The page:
BANGOR, Maine — Soda pop, the beverage of choice for hundreds of thousands of Mainers, is well established as a major contributor to dental decay, obesity and other health disorders.
Now Bangor pediatric dentist and public health advocate Jonathan Shenkin, president-elect of the Maine Dental Association, says Maine should add soda to the short list of items that cannot be purchased with the taxpayer-funded food stamp benefit.
If a federal waiver is granted, Maine would be the first state in the nation to prohibit soda purchases with food stamp dollars.
Shenkin was the driving force last year behind a city ordinance that banned smoking in vehicles when children are present. The measure since has been expanded into a state law.
The American Dental Association at its annual meeting in San Antonio last month endorsed a resolution in support of banning the use of food stamps to purchase soda and other sugary drinks.
On Wednesday, an advocate for low-income families and individuals warned against assuming that poor people consume more soda than the general population, and a spokesman for the beverage industry said the waiver proposal is suspiciously timed, considering Maine voters’ recent defeat of a new tax on soft drinks, wine and beer. But Shenkin said the public health issue transcends both concerns.
“People have the choice of buying soda with their own money, but taxpayer dollars should only be used to buy nutritional foods,” Shenkin said. While he would like to see the day when all low nutritional value foods are excluded from the food stamp program, Shenkin is focusing on soda now because it is simpler to define as non-nutritive. His proposal also includes diet soda, which is acidic and low in nutritional value.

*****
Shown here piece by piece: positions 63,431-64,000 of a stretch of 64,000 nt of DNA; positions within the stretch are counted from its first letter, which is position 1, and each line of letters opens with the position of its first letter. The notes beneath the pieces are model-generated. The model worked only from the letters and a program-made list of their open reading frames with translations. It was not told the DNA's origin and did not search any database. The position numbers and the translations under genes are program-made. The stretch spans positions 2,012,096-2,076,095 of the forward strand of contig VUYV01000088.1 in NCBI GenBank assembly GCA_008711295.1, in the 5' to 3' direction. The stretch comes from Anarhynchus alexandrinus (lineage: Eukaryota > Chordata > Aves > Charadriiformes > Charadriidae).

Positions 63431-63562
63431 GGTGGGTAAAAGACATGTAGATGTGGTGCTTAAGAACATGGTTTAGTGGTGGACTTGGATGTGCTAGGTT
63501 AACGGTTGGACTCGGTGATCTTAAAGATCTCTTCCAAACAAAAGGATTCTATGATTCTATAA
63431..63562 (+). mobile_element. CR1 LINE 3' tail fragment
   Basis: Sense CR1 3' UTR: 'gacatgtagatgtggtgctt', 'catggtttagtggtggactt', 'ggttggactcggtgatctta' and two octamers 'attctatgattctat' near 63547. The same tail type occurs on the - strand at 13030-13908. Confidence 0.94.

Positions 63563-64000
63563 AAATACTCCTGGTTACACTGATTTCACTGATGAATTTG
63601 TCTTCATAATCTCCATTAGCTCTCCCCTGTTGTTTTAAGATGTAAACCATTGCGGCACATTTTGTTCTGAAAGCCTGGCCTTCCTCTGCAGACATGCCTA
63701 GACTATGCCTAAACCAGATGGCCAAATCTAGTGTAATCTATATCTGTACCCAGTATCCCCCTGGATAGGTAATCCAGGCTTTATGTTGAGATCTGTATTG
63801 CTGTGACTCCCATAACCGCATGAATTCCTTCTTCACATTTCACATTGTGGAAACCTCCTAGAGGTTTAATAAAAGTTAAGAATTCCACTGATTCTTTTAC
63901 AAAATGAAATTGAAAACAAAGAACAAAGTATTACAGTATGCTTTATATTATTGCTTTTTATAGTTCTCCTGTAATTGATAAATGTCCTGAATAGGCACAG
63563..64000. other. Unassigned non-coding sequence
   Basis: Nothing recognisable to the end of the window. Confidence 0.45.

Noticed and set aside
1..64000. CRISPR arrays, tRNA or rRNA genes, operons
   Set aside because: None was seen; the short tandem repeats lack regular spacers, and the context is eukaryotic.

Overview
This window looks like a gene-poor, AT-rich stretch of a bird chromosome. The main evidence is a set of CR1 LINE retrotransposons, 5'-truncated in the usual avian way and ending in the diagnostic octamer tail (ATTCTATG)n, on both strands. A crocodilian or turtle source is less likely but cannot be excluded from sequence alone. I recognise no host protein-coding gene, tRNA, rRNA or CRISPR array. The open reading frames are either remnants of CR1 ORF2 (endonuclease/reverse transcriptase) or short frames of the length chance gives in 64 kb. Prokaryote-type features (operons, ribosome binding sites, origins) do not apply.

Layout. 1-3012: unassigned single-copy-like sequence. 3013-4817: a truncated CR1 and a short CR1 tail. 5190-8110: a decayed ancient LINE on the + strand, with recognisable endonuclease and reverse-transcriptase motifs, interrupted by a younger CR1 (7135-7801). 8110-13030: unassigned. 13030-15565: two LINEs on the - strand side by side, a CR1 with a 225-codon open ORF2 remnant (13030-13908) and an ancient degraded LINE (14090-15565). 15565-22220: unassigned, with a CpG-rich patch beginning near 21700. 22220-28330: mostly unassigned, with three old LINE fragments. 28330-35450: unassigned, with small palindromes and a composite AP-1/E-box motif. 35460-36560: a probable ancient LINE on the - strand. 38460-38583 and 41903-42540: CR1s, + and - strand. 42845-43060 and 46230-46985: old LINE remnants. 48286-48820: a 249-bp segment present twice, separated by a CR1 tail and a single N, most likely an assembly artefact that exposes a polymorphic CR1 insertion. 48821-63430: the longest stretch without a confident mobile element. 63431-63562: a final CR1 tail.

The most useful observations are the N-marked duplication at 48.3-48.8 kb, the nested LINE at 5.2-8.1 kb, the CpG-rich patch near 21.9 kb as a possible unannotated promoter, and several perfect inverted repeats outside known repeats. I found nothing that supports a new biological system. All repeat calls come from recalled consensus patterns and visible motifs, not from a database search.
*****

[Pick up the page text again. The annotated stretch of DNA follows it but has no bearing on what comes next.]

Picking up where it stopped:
Shenkin, who treats many low-income youngsters in his Bangor dental practice, said it’s not uncommon for him to see children as young as 3 or 4 years old who need to have all their deciduous teeth extracted due to advanced dental decay.
“It is absolutely the worst-case scenario of oral health,” he said. Shenkin said many of these children, as well as their parents, consume several cans of soda every day, exposing their teeth to a steady bath of sugar and acid that promotes tooth decay. He said the state has a financial interest in the issue since MaineCare, the state’s Medicaid program, pays for treating dental disease, obesity and related health problems in low-income children and adults.
Shenkin’s concerns are shared by Dr. Jonathan Fanburg, president of the Maine chapter of the American Academy of Pediatrics.
“This should be a no-brainer,” Fanburg said Wednesday. “I’m not sure how this issue has been overlooked ’til now.”
Close to 178,000 Maine households participated in the food stamp program in March of this year, drawing almost $17 million in food purchasing power for that month alone. The numbers are on the rise and expected to continue rising as the economy worsens.
Current regulations prohibit the use of food stamps for cleaning supplies, paper products, alcohol or tobacco, but allow the purchase of virtually any foods, including soda, candy, chips and other items that many consider junk food.